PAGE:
Performance is measured based on a combination of financial performance results (weighted 50%) and strategic performance results (weighted 50%).
For LTIP awards beginning with the 2015-2017 performance period, financial performance is based on Net Cash Provided by Operating Activities divided by Average Shareholder's Equity (NCOF). Strategic objectives represent measurable, objective goals that vary by NEO and that are set by the compensation committee at the beginning of the applicable performance period.

32

Table of Contents

The compensation committee intends for the goals to be reasonably achievable at target but requiring focused effort and good performance by each NEO.
The following chart summarizes the design of the outstanding LTIP awards as of the end of the last fiscal year. See below for additional information on the payout for the 2015-2017 LTIP award.
Outstanding LTIP Awards
Performance Period
Target Award
Payout Range
Financial Performance
Strategic Performance
(% of salary)
(weighted 50%)
(weighted 50%)
2015 - 2017
 - CEO: 100%
   0% to 150%
NOCF
CEO: three equally weighted
 
 - Others: 35%
 - 0% below threshold
 
goals related to overall
 
 
 - 50% at threshold
 
topline growth, sales growth
 
 
 - 100% at target
 
in a strategic region and
 
 
 - 150% max for CEO
 
achievement in ROE.
 
 
    and same as target for
 
Others: See below
 
 
    others
 
 
2016-2018
Same
Same
Same
CEO: two equally weighted
 
 
 
 
goals related to production
 
 
 
 
expansion and sales growth
 
 
 
 
in a business segment.
 
 
 
 
Others: See below
2017-2019
Same
Same
Same
CEO: two equally weighted
 
 
 
 
goals related to sales growth
 
 
 
 
in a strategic region and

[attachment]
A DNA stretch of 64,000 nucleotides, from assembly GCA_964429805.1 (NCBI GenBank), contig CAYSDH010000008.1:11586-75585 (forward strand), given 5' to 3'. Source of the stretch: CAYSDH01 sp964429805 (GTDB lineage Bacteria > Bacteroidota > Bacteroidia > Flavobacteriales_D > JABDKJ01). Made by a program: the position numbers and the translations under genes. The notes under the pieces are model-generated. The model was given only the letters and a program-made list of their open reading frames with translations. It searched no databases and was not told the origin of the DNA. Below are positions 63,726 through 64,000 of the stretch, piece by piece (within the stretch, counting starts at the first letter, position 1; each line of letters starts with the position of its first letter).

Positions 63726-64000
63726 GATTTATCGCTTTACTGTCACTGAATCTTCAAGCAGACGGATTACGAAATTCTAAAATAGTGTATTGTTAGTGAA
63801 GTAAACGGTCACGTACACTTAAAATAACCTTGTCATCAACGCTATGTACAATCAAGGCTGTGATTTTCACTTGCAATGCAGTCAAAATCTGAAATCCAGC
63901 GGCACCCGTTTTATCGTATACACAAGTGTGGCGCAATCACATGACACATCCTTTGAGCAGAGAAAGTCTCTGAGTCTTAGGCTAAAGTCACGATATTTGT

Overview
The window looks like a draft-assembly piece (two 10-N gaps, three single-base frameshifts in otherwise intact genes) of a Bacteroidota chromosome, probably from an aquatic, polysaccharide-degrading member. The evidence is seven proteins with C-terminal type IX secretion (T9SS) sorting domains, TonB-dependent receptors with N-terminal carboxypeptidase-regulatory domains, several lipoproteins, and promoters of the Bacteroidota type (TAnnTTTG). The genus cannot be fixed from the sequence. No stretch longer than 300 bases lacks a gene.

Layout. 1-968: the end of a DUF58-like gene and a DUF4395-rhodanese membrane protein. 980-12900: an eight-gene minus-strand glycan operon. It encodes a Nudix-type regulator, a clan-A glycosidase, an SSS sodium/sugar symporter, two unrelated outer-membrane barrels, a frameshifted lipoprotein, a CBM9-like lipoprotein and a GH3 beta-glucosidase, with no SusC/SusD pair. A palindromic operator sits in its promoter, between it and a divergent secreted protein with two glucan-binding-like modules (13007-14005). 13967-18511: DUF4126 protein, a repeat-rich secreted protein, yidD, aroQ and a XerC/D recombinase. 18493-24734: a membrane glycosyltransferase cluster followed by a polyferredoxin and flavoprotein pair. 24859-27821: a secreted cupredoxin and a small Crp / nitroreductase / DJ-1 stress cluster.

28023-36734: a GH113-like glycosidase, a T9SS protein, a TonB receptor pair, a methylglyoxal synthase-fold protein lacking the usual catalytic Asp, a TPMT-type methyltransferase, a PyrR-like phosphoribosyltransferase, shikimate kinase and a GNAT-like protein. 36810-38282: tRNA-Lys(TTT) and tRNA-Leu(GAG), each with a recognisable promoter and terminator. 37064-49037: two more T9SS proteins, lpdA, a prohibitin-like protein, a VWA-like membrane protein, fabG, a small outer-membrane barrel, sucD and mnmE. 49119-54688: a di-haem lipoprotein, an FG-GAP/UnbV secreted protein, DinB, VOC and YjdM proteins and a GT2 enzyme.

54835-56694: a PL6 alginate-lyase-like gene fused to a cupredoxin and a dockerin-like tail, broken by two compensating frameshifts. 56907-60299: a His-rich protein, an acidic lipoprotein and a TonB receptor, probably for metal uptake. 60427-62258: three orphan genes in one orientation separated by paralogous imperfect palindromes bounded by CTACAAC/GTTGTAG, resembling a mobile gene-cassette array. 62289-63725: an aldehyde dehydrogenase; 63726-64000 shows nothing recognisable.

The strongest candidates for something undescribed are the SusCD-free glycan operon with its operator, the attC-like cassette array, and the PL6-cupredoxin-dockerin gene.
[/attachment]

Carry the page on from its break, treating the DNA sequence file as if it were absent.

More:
achievement in return
 
 
 
 
on assets.
 
 
 
 
Others: See below
The strategic goals for the other NEOs for these awards are as follows:
    2015 - 2017 award: (i) Mr. Contreras, goals related to financial-related specific programs and strategic project objective; (ii) Mr. Lazopoulos, goals related to sales growth in four key business segments; and (iii) Mr. Rice, goals related to production expansion, yield improvement, production automation and revenue growth. Mr. Zakharia is not eligible for the 2015-2017 LTIP award as he was not a participant when this award was established in 2015.
    2016 - 2018 award: (i) Mr. Contreras, goals related to financial-related specific programs and strategic project objective; (ii) Mr. Lazopoulos, goals related to sales growth in four key business segments; and (iii) Mr. Rice, goals related to production expansion, growth and improvement of operating income. Mr. Zakharia is not eligible for the 2016-2018 LTIP award as he was not a participant when this award was established in 2016.
2017 - 2019 award: (i) Mr. Zakharia, goals related to sales growth related to acquisition and production expansion and achievement of savings related to production efficiencies; (ii) Mr. Contreras, goals related to financial-related specific programs and strategic project objectives; (iii) Mr. Lazopoulos, goals related to sales growth in various key business segments; and (iv) Mr. Rice, goals related to production expansion, growth and improvement of operating income.
        

33

Table of Contents

For the NOCF, the basis for the payout is as follows:
 
 
Payout basis
 
 
(as a % of target)
Achievement
CEO
Others
Below threshold
below 80%
0%
0%
Threshold
80%
50%
50%
Maximum
between 100% - 150%
150%
100%
For CEO, payout % is based on 50% of base salary
For Others, payout % is based on 17.5% of base salary

2015-2017 Award Results. Early in 2018, the compensation committee reviewed performance and determined the payouts for the 2015-2017 LTIP awards.
The compensation committee determined that NCOF performance for the period is 10.80%. This performance resulted in achievement under the CEO's award at 108% and achievement for the other participating NEOs at 100%.
As to the strategic goals, the compensation committee determined that the CEO achieved 93% of the revenue growth goal for the period and achieved 79.50% of the goal related to sales growth in key geographic areas. The assessment of the other participating NEOs determined levels of strategic goal achievement with payout ranging from 2.30% to 9.63%. The following chart summarizes the 2015-2017 LTIP award payouts:
2015-2017 LTIP Award Payouts